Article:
Bittles‘ Magazine | Daniel Avery
Daniel Avery is a producer who makes the type of house music that makes me remember why I fell in love with house music in the first place. Bubbling bass, crashing beats, and edgy synths are all thrown into the mix to create something which positively snarls at the body urging it to move to the beat. This is music made for losing yourself. For closing your eyes, hands in the air, dancing even though you’re exhausted, and thinking to yourself ›thank fuck I am here rather than anywhere else‹. By JOHN BITTLES
After spending the past couple of years bubbling away in the ›underground‹ 2013 might just be Daniel’s year to hit the big time. He first turned heads with his rough and frenetic DJ sets which ably took in elements of disco, techno, acid house, and lashings of raw analogue funk. Well renowned for leaving numerous dancefloors around Britain battered and bruised he became something of a word of mouth sensation until even if you hadn‘t actually seen him play, to everyone that mattered, you always claimed you had. Word spread until within a very short space of time he was offered a residency at London clubbing institution Fabric.
The problem with making it too early is that most people just assume that they have now ›made it‹ and rest on their laurels for the remainder of their brief careers. Those with talent though know that it isn’t enough and push themselves more and more. Rather than playing the hits, or the ›right‹ tunes, Daniel’s sets became more intimate as he got to know the crowd. He trusts them just as they trust him and together they took many an epic journey into the hedonistic world of Jack.
Production-wise in 2012 he released the truly devastating Water Jump EP on Erol Alkan’s Phantasy Sound label. All four tracks were like a slap to the face for most producers out there, containing as they did an urgent, raw house sound that was reminiscent of the tough under-produced music which characterised those very first acid records from the late 80s. Listening to Drone Logic from the EP was like being high even though you hadn’t taken drugs. Title track Water Jump commanded you to move and final track A Quiet Life sounded almost like a brutalised take on progressive house, (yes, there is even a breakdown on there).
Acid house legend Andrew Weatherall was so impressed by what he had heard that he admitted at one stage that his sets had become more or less ‘an Avery mega-mix’. And if there is one thing that you can guarantee in this fickle thing which we like to call life it is that Andrew Weatherall knows his shit.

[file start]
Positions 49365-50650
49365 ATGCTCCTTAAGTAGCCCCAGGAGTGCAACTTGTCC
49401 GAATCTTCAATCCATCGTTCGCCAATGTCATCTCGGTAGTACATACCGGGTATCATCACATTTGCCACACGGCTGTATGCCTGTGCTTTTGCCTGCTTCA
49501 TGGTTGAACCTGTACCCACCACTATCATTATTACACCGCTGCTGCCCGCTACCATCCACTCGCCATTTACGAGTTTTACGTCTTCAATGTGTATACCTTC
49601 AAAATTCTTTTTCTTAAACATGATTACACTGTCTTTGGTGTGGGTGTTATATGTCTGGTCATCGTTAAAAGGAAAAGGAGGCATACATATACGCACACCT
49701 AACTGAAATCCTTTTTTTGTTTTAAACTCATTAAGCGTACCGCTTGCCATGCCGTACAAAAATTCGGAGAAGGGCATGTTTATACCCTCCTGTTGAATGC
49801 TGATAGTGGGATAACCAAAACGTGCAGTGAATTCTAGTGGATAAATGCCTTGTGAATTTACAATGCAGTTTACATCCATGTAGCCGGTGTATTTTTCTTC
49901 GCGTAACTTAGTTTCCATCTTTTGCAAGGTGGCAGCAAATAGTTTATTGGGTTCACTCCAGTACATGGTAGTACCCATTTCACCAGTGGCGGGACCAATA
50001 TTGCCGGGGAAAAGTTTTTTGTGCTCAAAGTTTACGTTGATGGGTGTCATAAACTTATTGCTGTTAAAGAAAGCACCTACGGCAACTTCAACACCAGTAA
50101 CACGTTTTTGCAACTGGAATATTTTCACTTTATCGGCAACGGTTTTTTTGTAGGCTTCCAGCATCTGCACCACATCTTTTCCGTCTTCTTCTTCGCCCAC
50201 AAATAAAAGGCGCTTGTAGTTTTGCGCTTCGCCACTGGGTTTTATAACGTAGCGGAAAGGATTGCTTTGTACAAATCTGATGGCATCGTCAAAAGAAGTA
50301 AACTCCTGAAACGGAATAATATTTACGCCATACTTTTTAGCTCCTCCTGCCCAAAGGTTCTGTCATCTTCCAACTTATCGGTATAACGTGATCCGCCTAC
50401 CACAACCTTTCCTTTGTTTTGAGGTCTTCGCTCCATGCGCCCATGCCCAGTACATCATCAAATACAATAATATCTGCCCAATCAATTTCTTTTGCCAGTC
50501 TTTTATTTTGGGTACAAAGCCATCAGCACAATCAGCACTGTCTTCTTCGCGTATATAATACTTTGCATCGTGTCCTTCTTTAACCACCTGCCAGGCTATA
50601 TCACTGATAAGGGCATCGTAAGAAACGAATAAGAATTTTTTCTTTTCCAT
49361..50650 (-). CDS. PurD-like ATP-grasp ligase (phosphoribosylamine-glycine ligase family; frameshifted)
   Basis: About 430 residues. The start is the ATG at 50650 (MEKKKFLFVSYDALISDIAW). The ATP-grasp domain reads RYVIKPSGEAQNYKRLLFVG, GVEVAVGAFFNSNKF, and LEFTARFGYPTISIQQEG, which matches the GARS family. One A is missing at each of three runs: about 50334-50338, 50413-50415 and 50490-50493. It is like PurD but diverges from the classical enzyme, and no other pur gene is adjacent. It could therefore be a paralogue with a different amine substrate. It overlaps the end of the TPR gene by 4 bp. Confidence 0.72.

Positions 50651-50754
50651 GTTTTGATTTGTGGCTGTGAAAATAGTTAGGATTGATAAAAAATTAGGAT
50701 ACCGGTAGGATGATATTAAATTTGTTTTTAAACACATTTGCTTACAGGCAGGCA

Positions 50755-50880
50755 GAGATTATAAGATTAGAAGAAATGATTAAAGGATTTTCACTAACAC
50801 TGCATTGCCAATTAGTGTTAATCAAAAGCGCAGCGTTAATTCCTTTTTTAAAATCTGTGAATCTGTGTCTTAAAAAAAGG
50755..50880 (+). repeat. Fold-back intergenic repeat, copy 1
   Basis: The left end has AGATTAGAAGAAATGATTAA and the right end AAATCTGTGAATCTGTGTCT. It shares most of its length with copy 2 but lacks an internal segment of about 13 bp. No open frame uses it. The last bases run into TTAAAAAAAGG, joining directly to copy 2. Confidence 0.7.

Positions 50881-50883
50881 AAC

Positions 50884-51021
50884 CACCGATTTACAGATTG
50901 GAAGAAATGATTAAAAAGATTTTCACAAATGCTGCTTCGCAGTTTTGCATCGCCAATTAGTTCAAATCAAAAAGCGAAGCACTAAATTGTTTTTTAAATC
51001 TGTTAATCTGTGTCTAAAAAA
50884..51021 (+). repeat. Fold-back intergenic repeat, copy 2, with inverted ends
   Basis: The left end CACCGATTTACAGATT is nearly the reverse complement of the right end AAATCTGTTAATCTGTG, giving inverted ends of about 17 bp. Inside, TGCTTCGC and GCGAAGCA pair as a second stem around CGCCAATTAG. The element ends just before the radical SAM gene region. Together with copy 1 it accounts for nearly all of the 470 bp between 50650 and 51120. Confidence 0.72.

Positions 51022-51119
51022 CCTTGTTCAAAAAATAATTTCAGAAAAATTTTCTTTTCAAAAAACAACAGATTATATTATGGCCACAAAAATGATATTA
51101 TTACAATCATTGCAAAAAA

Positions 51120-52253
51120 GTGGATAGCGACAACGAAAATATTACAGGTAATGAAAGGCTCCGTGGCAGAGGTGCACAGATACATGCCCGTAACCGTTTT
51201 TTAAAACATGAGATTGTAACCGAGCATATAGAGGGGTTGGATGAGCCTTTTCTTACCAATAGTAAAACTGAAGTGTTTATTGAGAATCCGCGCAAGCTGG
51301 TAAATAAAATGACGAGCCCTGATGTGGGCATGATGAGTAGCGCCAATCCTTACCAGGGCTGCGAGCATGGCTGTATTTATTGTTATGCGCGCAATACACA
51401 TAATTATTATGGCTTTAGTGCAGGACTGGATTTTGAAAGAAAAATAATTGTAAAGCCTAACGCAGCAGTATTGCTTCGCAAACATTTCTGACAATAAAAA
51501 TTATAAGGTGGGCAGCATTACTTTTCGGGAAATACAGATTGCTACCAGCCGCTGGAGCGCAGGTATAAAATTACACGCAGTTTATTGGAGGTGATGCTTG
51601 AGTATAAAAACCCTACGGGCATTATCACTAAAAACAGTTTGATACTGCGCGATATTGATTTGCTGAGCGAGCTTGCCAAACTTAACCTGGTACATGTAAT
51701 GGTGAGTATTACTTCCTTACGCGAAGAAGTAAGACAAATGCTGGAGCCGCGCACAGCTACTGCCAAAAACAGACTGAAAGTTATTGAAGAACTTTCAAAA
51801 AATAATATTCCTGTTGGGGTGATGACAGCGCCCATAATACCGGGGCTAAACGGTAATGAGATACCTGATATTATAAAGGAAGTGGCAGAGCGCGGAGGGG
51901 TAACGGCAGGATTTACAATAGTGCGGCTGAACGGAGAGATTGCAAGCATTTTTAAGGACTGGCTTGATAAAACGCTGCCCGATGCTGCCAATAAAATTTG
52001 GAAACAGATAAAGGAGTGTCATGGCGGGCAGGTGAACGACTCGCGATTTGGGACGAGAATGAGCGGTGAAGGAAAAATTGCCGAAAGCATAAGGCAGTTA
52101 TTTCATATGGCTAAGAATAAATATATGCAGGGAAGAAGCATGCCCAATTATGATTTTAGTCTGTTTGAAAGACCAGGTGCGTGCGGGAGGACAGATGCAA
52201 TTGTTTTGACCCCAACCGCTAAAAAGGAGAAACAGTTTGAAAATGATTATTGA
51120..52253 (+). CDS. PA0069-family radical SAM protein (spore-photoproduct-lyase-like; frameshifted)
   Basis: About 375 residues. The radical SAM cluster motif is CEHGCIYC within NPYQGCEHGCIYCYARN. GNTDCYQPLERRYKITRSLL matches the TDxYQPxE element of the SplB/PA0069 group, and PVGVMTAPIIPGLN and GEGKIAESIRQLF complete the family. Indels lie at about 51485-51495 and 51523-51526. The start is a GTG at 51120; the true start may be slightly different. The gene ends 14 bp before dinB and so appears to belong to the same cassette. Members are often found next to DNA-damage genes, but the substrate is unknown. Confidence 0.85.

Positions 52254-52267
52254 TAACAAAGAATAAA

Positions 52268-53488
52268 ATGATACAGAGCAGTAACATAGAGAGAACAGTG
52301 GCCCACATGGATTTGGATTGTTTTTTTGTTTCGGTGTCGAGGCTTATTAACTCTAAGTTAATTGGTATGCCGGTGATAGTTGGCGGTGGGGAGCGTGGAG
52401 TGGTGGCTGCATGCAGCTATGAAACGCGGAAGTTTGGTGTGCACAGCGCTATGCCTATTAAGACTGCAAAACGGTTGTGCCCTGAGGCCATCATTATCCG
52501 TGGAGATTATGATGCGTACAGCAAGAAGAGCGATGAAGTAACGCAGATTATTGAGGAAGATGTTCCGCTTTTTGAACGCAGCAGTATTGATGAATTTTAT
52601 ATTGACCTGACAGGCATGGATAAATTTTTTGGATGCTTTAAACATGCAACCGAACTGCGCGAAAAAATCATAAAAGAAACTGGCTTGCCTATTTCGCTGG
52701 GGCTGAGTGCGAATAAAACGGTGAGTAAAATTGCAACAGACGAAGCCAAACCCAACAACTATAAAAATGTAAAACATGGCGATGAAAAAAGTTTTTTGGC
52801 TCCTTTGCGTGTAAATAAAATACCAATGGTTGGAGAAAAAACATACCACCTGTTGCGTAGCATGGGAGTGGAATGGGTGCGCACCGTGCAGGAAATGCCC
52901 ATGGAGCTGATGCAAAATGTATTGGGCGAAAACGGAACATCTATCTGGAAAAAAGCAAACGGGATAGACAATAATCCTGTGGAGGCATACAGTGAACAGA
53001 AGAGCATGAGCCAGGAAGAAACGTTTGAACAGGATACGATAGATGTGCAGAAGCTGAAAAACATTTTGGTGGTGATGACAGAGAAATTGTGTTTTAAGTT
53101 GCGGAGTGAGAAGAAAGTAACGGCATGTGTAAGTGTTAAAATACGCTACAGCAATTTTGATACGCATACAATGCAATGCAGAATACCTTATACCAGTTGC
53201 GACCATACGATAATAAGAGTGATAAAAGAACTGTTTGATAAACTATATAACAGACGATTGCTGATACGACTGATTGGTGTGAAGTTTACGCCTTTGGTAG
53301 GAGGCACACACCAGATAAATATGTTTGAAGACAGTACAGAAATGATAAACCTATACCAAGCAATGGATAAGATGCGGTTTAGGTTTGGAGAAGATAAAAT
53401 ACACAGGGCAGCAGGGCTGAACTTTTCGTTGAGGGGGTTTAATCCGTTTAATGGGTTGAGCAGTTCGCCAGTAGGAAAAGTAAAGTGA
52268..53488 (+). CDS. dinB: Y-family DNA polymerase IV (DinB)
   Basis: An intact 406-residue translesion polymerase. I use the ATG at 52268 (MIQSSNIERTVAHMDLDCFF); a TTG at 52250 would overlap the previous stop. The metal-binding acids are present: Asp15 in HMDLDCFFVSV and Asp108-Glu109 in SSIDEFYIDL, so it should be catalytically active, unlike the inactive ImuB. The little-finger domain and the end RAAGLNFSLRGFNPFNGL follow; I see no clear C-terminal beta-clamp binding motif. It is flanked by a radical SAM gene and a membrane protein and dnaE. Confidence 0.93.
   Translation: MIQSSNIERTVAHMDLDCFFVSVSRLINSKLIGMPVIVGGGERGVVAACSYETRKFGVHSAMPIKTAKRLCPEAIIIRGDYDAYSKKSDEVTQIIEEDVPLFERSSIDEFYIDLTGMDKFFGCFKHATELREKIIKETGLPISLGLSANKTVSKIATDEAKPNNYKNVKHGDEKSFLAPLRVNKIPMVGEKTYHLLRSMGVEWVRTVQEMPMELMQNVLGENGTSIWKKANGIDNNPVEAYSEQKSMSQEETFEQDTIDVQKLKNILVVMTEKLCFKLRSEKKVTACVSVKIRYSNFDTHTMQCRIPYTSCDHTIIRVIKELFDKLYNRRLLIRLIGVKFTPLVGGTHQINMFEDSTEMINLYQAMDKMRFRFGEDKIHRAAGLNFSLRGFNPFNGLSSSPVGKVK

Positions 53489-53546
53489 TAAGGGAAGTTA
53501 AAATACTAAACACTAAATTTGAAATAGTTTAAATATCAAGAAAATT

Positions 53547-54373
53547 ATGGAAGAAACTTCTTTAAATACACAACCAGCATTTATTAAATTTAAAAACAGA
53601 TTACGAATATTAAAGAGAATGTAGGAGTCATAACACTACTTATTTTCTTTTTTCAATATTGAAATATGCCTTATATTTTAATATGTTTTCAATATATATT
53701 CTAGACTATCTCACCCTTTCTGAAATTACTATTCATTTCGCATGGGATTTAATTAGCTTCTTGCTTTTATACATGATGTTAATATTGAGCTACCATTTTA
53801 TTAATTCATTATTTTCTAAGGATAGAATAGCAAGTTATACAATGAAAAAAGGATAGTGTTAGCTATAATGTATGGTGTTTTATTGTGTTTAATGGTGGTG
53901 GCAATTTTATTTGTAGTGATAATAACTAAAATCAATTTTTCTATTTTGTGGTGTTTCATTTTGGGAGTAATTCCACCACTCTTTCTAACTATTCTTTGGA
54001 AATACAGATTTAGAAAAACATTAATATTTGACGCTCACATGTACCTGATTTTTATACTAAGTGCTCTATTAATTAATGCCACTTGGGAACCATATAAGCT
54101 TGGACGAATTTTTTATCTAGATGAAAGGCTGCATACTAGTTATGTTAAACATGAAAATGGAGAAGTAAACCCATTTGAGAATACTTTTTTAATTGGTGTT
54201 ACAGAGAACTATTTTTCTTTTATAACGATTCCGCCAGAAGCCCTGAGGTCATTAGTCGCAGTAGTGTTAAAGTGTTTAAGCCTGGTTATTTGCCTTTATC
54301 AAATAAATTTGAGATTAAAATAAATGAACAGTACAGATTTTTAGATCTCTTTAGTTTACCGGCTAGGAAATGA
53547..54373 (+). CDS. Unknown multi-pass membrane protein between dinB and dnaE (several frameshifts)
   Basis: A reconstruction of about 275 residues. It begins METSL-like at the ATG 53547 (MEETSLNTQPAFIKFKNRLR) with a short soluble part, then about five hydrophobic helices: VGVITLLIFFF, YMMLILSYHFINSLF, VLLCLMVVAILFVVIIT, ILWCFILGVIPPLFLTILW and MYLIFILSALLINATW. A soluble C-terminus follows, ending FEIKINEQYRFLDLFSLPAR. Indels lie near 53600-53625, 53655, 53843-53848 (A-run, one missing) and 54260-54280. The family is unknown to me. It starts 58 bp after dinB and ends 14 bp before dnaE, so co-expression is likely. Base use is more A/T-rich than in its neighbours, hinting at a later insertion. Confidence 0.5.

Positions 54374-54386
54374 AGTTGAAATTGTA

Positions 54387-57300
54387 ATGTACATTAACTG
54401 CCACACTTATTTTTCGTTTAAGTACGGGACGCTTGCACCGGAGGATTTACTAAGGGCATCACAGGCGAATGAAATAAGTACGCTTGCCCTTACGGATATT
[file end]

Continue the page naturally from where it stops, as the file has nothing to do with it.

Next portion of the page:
Spending every available moment in Mr Weatherall’s bunker studio which resides within that hipster capital Shoreditch he is surrounded by an ocean of analogue equipment. For me anyway this seems like an epic wet dream come true. Yet Daniel has talent in abundance and has now put in the time to get to know the gear which he ably utilises to push his productions further and further. For those in the know every single one of his releases have literally been deemed ›buy on sight‹.
Daniel Avery’s dancefloor bombs contain warm analogue funk and soul that produce a fuzzy tingly sensation with every listen. While the rising stars of electronic music are moving more and more towards digital production which almost sees music as mathematics and can lead to the creation of clinical soulless sounds, Daniel’s tunes can’t help but sound real. When listening to his Movement EP or Need Electric it is hard not to conclude that he sounds almost like no-one else right now. His music has a rawness, grit, and downright dirtiness that is reminiscent of Phuture or early Chicago house, but given a modern disco and drone dynamic that makes each and every track 100% his own.
Tunes such as Light into Dark and Water Jump will devastate any forward thinking club and were seemingly created to be heard in dark, sweaty basements where you don’t know who’s hand that is on your ass and the drugs are better than the beer. In contrast tracks such as Sleeper and Flashlights show a psychedelic sensibility reminiscent of a more electronic take on shoe-gaze and indicate someone who is more than able to portray a vast array of emotions with his machines.
Yet Daniel claims to be a ›DJ first and foremost‹ and one need only have a listen to his Fabric mix CD to hear why. In a recent interview he claimed that:
›It’s rare to be able to take such a risk in a club as you can in Fabric. I love weird records; that original, lawless spirit of acid house where the music is pulsing but will also throw in some mind-bending, psychedelic elements to knock you sideways and make you lose yourself within it. This mix is my take on that idea.‹
And, in my opinion, if that doesn’t excite you then you don’t deserve your legs.
| JOHN BITTLES